Here’s What to Look for in an investment Manager
Following is a guest post from Gabby Revel – Founder, writer, editor & administrator at Fertile Content.
Trying to manage your own investments can be stressful and more than a little frightening. And that’s not even including all the time-consuming, hard work that’s involved in managing it successfully. For this reason, many select a professional investment manager to deal with the task for them. This arrangement can take the form of mutual fund investments or it can find your investments holed up in a separately managed portfolio.
Choosing an investment manager
Regardless of what form your investments take, choosing the right investment manager to handle them for you can be challenging, confusing and even risky. It can seem almost as risky as picking your own investments.
Active or indexing?
This may sound confusing but it really isn’t. Do a little homework, read investing articles and study stock market trends for a bit. Once armed with some information, you’re ready to get started. Your first step is to decide if you want an investment manager who is active—meaning he/she has wide discretion for choosing your investments. Or do you want an investment portfolio that is closely reflective of a specific index, like the S&P 500.
Indexing can reduce the number of potential mistakes an investment manager may make (they are human, after all), and the cost here tends to be cheaper. On the down side, there are so many indices representing so many segments of the market that it can be hard to hit on the best mix of market segments to fill out a complete portfolio.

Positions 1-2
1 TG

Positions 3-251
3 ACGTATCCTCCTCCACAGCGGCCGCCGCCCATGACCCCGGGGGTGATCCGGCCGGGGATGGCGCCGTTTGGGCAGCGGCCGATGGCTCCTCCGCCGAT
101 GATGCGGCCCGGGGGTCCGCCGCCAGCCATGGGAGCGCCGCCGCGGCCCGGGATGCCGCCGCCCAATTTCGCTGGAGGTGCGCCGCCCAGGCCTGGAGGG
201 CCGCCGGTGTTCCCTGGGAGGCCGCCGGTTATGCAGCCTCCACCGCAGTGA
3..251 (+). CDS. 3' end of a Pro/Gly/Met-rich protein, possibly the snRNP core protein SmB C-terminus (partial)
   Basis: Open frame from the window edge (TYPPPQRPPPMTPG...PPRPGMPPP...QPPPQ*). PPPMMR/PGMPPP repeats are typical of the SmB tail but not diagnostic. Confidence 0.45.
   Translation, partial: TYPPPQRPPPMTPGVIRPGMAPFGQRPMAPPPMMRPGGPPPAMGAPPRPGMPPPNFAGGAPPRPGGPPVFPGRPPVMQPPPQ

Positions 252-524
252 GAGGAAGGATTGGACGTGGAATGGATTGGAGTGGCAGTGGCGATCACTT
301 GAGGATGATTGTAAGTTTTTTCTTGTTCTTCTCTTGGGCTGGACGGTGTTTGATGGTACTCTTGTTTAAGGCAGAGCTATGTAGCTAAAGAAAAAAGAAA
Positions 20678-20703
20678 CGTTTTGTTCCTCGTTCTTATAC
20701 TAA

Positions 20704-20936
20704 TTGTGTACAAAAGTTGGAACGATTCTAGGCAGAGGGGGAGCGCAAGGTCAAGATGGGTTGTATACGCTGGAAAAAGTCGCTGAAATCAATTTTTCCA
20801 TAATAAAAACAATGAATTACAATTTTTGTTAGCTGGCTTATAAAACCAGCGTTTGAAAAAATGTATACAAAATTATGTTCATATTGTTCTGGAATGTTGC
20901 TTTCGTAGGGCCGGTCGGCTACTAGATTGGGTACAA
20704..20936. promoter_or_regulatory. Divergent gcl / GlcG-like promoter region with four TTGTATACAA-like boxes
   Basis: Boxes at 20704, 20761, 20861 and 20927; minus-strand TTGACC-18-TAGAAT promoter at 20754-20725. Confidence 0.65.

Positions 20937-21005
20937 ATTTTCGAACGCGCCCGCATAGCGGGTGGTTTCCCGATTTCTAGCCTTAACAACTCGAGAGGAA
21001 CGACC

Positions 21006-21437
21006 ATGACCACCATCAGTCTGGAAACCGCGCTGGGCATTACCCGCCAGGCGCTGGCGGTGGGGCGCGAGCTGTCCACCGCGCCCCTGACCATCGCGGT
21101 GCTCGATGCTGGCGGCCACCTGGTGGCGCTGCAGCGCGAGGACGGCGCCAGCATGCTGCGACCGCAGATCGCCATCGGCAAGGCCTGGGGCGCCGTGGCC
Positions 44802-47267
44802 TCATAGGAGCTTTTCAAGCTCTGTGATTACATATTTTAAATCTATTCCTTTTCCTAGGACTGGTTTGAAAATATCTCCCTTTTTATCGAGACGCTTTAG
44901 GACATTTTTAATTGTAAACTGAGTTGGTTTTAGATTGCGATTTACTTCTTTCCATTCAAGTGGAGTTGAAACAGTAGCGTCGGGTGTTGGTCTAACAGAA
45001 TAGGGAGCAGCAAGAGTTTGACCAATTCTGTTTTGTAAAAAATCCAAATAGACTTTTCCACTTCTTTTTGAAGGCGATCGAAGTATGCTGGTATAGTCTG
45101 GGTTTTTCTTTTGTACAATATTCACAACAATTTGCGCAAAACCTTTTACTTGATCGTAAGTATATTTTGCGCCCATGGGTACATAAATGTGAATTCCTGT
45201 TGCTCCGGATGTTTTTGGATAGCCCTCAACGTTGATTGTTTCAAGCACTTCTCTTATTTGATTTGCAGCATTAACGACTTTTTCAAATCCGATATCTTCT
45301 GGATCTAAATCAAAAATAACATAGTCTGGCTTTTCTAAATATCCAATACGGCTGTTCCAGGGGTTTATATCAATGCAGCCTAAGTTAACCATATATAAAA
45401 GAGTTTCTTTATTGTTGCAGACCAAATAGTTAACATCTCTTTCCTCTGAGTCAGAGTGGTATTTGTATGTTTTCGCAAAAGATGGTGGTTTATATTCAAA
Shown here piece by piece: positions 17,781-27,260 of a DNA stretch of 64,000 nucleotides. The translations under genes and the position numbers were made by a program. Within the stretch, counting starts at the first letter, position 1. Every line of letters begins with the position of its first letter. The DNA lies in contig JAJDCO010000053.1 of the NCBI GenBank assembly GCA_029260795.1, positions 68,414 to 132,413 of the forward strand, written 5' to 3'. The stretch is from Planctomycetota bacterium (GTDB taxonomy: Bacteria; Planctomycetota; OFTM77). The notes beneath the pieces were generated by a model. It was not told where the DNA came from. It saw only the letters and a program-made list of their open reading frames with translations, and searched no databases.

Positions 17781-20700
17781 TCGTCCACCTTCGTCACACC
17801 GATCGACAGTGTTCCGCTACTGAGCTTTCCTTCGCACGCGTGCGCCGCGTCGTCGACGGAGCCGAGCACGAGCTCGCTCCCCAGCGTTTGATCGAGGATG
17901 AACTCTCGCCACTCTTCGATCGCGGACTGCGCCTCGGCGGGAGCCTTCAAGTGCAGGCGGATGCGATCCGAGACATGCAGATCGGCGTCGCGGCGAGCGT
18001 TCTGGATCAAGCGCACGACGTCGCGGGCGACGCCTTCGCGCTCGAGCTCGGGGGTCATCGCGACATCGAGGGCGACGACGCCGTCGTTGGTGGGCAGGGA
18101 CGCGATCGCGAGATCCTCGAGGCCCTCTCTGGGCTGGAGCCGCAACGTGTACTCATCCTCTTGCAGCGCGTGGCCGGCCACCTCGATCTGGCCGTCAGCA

If broadly delegating the responsibility for investment is more your style, then an active manager with wide discretionary capabilities may be more to your liking.
So you have to first decide, active or indexing? To help you with this decision, we’ve put together a few tips on how to choose an investment manager.
Check the fees
Remember that you’ll get what you pay for. When you’re considering active managers, you’re not looking for the bargain basement. On the other hand, you don’t want a manager whose fees will cut a huge chunk out of your investment returns. Fees should generally be no more than 1 percent on equity funds and less than that for bonds.
Look at full market cycles
Base your decision for an investment manager on their track record across a full market cycle. Don’t just pick a random three- or five-year period. The market could have been dominated by bulls or bears during the time you choose.
Consider your assets
When you’re checking a product’s performance during a market cycle, check for the amount of money under management throughout the entire cycle. Does the track record you’re looking at include the bulk of the money the manager had in play during that period? You’ll need to know this to determine if the performance record is truly representative.
Are there conflicts?
What this basically means is that you should make certain your manager’s interests are in line with yours. If your manager’s salary is contingent upon the growth of your portfolio, you can probably sleep well knowing your adviser has the same goal as you – making money. It is best to avoid a situation where the manager’s interests aren’t aligned with yours.